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Modernism and Gardens

Duration 10 weekly meetings
Tutor Stephen Parker
Course code SCI21A5467A
Fee £175
Concessionary fee £140 (find out about eligibility and funding options)
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Post-war modernism sought to rethink and redesign almost every aspect of domestic life, from furniture and fabrics to houses and gardens.

From Christopher Tunnard in England and Thomas Church and Lawrence Halprin in America, to the Bauhaus and its closure in 1933 and the influence cast as its followers spread across England and America.

We focus primarily on house and garden and the overwhelming influence the movement had then, and now, on garden making.

Unashamedly focused on the contemporary garden in all its variety and forms, we will focus on the many themes and forms of the modern garden as it is now, and how it may evolve.

Further, we discuss not only the current contemporary gardens landscape, but the historic timeline that created and would ultimately influence the modern garden as we see it.

Influence from around the world, from Bauhaus to the development of Modernism through to plant development, technological developments and particular gardens that were ‘breakthrough’ moments.

Whilst many gardens throughout the world are studied, we focus largely on European garden makers, and recent landscapes throughout America and Australia.

Both public and private gardens are studied and emphasis is placed on difficult to see private gardens and spaces, enabling a privileged insight into the state of current garden making.

Learning and teaching

There will be lectures, case studies and group discussions.

Coursework and assessment

To award credits we need to have evidence of the knowledge and skills you have gained or improved.

Some of this has to be in a form that can be shown to external examiners so that we can be absolutely sure that standards are met across all courses and subjects.

The most important element of assessment is that it should enhance your learning.

Our methods are designed to increase your confidence and we try very hard to devise ways of assessing you that are enjoyable and suitable for adults with busy lives.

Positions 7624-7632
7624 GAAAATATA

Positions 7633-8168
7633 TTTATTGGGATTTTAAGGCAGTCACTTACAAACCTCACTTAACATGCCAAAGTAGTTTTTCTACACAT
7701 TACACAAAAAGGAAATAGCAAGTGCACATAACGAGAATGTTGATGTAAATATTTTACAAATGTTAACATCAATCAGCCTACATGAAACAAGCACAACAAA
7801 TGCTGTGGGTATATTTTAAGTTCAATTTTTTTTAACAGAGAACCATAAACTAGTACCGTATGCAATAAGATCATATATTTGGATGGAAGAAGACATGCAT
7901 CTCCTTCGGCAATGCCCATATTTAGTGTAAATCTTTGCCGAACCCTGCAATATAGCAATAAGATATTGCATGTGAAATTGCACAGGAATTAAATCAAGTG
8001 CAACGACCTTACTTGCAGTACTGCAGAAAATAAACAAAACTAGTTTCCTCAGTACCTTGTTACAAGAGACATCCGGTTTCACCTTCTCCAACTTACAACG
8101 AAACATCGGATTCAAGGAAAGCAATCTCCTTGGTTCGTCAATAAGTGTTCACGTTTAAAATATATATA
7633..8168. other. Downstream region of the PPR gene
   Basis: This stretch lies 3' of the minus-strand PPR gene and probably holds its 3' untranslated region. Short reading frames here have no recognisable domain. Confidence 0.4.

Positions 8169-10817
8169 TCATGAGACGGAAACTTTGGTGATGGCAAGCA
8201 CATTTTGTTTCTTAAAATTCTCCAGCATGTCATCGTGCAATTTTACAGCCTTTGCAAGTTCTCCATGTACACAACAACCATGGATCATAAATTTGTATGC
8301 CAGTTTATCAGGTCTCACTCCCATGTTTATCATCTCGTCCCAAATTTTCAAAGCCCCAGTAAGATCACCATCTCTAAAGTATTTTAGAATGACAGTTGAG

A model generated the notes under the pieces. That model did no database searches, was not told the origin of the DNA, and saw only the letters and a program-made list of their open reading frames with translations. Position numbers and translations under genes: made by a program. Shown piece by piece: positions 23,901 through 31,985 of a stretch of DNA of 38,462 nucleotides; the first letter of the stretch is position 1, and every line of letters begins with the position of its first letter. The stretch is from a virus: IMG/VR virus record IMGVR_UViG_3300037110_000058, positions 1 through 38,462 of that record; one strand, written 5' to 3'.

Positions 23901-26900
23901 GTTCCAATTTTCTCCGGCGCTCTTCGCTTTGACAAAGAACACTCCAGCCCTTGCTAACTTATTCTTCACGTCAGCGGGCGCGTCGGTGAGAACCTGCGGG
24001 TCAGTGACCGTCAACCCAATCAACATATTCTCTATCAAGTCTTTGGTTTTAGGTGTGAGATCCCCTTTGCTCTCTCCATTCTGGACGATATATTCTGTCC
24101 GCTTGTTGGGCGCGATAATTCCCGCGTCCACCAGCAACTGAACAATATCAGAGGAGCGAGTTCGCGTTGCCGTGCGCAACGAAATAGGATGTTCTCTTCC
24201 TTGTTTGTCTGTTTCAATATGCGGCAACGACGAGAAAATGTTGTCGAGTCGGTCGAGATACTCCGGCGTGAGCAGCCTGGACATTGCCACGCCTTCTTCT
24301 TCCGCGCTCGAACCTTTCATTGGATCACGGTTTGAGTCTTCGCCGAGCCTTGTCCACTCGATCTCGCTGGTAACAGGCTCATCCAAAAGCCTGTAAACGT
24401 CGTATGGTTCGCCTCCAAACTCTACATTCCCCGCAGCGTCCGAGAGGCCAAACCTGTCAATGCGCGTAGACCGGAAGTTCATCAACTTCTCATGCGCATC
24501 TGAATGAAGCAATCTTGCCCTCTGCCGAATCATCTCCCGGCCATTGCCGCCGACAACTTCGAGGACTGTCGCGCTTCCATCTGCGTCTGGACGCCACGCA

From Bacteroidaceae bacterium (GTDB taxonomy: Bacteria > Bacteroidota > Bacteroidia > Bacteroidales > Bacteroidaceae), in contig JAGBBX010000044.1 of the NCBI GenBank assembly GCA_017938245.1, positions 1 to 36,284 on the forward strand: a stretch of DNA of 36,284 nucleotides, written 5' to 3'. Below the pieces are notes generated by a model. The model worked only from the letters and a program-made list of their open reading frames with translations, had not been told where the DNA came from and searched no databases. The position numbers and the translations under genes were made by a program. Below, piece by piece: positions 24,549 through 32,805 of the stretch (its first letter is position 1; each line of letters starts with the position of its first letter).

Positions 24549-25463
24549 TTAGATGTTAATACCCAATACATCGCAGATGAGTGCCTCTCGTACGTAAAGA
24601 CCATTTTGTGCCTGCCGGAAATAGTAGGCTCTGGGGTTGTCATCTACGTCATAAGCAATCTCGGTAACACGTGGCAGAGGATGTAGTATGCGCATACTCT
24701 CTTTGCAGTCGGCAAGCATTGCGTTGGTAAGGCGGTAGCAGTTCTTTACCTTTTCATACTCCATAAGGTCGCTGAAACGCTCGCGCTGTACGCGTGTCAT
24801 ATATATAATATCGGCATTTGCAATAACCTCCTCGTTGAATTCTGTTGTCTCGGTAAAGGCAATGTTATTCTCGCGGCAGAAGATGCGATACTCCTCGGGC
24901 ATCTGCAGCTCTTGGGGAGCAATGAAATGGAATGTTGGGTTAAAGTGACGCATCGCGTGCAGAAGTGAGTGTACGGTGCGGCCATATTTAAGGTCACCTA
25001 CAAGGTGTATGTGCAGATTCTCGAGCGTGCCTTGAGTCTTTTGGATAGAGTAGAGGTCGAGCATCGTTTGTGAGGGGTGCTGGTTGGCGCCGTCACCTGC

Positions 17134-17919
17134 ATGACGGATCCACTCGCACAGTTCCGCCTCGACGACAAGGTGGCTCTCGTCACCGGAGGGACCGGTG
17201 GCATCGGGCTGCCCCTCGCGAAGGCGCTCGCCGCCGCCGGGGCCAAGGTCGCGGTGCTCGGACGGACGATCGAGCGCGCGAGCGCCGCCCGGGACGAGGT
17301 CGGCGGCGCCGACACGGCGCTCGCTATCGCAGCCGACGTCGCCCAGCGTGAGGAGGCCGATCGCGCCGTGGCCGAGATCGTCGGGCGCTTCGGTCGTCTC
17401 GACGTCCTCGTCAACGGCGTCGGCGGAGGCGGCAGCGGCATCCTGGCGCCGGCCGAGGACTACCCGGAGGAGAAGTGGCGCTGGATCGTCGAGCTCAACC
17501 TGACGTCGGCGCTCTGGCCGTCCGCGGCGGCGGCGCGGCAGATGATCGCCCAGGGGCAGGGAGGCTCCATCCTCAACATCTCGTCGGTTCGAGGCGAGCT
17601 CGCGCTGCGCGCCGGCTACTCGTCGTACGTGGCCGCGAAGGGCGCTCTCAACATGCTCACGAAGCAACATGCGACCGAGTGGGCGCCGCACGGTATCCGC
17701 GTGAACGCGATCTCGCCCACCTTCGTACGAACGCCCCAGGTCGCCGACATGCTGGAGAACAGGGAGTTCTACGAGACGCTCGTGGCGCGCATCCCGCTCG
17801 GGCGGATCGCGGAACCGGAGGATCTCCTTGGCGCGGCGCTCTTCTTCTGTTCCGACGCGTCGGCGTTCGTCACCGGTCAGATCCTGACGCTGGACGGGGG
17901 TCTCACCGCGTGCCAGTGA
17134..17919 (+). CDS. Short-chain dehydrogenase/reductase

Reading suggestions

  • Jane Brown, The English Garden Through the Twentieth Century (Garden Art Press, 1999)
  • Jane Brown, The Modern Garden (Thames and Hudson, 2000)
  • Katie Campbell, Icons of 20th Century Landscape Design (Frances Lincoln, 2006)
  • Guy Cooper; Paradise Transformed: The Private Garden for the Twenty-first Century ( Monacelli Press; First Edition edition (1 Nov. 1996)
  • Piet Oudolf, Noel Kingsbury, Planting: A New Perspective (Timber Press 2013)
  • Thomas Rainer and Claudia West, Planting in a Post-Wild World: Designing Plant Communities for Resilient Landscapes (Timber Press 2016)
  • Rory Stuart, What are Gardens for?, Frances Lincoln (5 September 2012)
  • Penelope Hill, Contemporary History of Garden Design: European Gardens between Art and Architecture (Basel: Birkhauser, 2004)
  • Penelope Hobhouse, In Search of Paradise: Great Gardens of the World (Frances Lincoln: 2006)
  • Piet Oudolf, Noel Kingsbury, Planting: A New Perspective (Timber Press 2013).
  • Tim Richardson, Futurescapes, Thames and Hudson (2011)
  • Andrew Wilson, Influential Gardens: the designers who shaped 20th-century garden style (London: Mitchell Beazley 2002)
  • The Gardens of Bunny Mellon; Linda Jane Holden, Sir Peter Crane, Roger Foley (Vendome Press)

Library and computing facilities

As a student on this course you are entitled to join and use the University’s library and computing facilities. Find out more about using these facilities.

Accessibility

Our aim is access for all. We aim to provide a confidential advice and support service for any student with a long term medical condition, disability or specific learning difficulty. We are able to offer one-to-one advice about disability, pre-enrolment visits, liaison with tutors and co-ordinating lecturers, material in alternative formats, arrangements for accessible courses, assessment arrangements, loan equipment and dyslexia screening.